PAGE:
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In the Heights

The Guideposts senior editor yearns for God in the mountains.

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I’m yearning for mountains. It’s inarticulate, a wash of images. I think of past trips to the high country, almost all in the Sierra Nevada in California.

Cerulean blue sky. Dusty green Jeffrey pines. Rust red bark smelling of vanilla. Blond trails the color of beach sand. A gentle summer wind blowing off sculpted granite peaks. In harsh sun granite glows like a beacon. At day’s end it blushes, solidifies, then disappears. Stars burn.

Why do I suddenly yearn for this? Part of it is a book Kate got me for Christmas, Sky’s Witness by C. L. Rawlins, about a year in the Wind River Range of the Rocky Mountains in Wyoming. Rawlins spent the year in remote backcountry collecting snow and water samples for the U. S. Forest Service. The samples were to test for acid rain formed by coal-burning power plants upwind from the mountains. The power plants supply electricity to, among other places, Los Angeles, where I was born.

Rawlins is a poet and his descriptions of the Wind Rivers in winter, spring and high summer are heartbreaking. It’s more than a book, though. I live with a permanent mild case of nostalgia even at the best of times, like a low grade fever. Sometimes it attaches to the Pacific Ocean, which I could see out my childhood bedroom window (a sliver of it anyway). Sometimes it’s light, the suffused, living light of the L.A. basin. Sometimes it’s food, the world of food in immigrant-rich California.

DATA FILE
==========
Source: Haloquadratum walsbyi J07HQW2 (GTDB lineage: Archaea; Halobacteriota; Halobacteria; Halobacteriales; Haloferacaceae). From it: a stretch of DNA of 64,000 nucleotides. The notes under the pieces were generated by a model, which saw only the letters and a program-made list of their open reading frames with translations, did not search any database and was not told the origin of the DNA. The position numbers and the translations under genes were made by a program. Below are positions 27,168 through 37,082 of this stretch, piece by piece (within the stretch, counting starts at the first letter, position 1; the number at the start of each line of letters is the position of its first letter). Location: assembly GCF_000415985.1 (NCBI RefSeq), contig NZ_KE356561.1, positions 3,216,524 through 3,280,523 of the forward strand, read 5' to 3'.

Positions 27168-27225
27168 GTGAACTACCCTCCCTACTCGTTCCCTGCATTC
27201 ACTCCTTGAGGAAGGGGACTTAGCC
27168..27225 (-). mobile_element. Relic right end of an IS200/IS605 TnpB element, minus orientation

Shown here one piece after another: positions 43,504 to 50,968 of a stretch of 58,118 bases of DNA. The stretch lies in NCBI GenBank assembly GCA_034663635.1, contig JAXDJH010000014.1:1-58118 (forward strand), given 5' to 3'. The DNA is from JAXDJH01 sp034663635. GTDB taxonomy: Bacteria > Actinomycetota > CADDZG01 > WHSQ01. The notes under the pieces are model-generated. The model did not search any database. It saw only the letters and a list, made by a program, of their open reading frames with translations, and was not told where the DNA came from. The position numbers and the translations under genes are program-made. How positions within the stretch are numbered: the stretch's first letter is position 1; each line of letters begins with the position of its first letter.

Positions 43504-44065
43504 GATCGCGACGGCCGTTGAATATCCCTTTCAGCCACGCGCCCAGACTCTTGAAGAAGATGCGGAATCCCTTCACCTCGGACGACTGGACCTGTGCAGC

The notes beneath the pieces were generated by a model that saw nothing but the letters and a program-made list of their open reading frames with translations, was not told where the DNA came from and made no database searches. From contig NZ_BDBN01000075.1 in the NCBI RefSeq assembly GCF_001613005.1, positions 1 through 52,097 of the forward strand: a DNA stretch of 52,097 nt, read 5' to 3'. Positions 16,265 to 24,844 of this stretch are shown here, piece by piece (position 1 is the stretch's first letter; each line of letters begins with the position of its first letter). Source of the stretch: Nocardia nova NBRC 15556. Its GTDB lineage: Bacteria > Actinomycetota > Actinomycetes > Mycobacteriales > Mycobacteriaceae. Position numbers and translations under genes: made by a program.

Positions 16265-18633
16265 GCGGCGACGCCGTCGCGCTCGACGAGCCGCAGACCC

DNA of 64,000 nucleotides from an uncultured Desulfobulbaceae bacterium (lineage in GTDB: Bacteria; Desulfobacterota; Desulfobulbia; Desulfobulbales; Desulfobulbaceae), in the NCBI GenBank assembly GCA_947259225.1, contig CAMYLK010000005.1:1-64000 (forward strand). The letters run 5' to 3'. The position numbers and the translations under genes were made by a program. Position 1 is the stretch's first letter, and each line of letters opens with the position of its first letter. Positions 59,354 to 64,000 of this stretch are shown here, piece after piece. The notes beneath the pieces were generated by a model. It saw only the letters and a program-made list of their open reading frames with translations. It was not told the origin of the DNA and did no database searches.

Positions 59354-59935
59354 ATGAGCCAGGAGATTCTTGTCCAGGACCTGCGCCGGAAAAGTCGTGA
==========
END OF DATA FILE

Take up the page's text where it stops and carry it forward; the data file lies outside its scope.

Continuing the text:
This season it’s mountains. Kate and I got this way last year. We did something about it by spending a week backpacking in Death Valley in February. We looked at pictures from that trip the other night. We nearly froze camping at elevation above the valley in snow, watching the sun set behind the Sierras’ eastern escarpment.

Kate finds God in the wilderness and so do I, and I suppose that’s what it is. I find God in the city, too, but in the wilderness you meet God on God’s terms, not your own. New York is saturated with humanity. And these days we are particularly housebound with three-month-old Benjamin and his 5:00 a.m. wakeup calls. We tread our familiar paths here. We suit up to take three-year-old Frances to the playground, horse around in the freeze and come home and that’s our outdoors for the day.

Every evening when I leave the office I look out my 21st-floor window. The window looks west, toward where I want to be. The sun is low or disappeared when I’m ready to go. The lights are on in the corridors of power. To my right, north, the skyscrapers gradually rise to the thick heights of midtown. For an instant I imagine them an escarpment, a swelling peak lit by the sun’s last rays. I yearn for God in the mountains. Then I turn away and head down, down to the subway and the city’s endless life.

Jim Hinch is a senior editor at GUIDEPOSTS. Reach him at

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